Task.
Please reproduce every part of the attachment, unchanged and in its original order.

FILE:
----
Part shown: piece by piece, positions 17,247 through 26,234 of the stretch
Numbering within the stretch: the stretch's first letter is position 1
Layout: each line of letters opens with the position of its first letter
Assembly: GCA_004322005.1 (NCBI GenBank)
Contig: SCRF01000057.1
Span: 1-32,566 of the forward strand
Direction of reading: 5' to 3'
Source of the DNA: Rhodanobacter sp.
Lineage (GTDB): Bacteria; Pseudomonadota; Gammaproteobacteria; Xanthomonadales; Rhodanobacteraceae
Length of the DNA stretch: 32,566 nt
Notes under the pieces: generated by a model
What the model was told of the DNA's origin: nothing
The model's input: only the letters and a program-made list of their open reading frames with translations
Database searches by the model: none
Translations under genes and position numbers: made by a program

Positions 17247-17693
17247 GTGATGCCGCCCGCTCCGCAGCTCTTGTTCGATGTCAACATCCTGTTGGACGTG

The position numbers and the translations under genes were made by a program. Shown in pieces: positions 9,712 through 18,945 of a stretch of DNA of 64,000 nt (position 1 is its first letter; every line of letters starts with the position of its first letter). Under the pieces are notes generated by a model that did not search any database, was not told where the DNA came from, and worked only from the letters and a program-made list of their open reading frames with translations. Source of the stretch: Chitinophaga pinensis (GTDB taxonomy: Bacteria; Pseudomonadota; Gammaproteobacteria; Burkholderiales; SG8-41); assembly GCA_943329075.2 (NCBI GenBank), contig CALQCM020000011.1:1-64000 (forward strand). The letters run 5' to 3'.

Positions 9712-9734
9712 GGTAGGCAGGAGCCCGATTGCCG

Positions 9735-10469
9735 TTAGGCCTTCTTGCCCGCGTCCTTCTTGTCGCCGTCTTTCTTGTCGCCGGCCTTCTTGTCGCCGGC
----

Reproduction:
Part shown: piece by piece, positions 17,247 through 26,234 of the stretch
Numbering within the stretch: the stretch's first letter is position 1
Layout: each line of letters opens with the position of its first letter
Assembly: GCA_004322005.1 (NCBI GenBank)
Contig: SCRF01000057.1
Span: 1-32,566 of the forward strand
Direction of reading: 5' to 3'
Source of the DNA: Rhodanobacter sp.
Lineage (GTDB): Bacteria; Pseudomonadota; Gammaproteobacteria; Xanthomonadales; Rhodanobacteraceae
Length of the DNA stretch: 32,566 nt
Notes under the pieces: generated by a model
What the model was told of the DNA's origin: nothing
The model's input: only the letters and a program-made list of their open reading frames with translations
Database searches by the model: none
Translations under genes and position numbers: made by a program

Positions 17247-17693
17247 GTGATGCCGCCCGCTCCGCAGCTCTTGTTCGATGTCAACATCCTGTTGGACGTG

The position numbers and the translations under genes were made by a program. Shown in pieces: positions 9,712 through 18,945 of a stretch of DNA of 64,000 nt (position 1 is its first letter; every line of letters starts with the position of its first letter). Under the pieces are notes generated by a model that did not search any database, was not told where the DNA came from, and worked only from the letters and a program-made list of their open reading frames with translations. Source of the stretch: Chitinophaga pinensis (GTDB taxonomy: Bacteria; Pseudomonadota; Gammaproteobacteria; Burkholderiales; SG8-41); assembly GCA_943329075.2 (NCBI GenBank), contig CALQCM020000011.1:1-64000 (forward strand). The letters run 5' to 3'.

Positions 9712-9734
9712 GGTAGGCAGGAGCCCGATTGCCG

Positions 9735-10469
9735 TTAGGCCTTCTTGCCCGCGTCCTTCTTGTCGCCGTCTTTCTTGTCGCCGGCCTTCTTGTCGCCGGC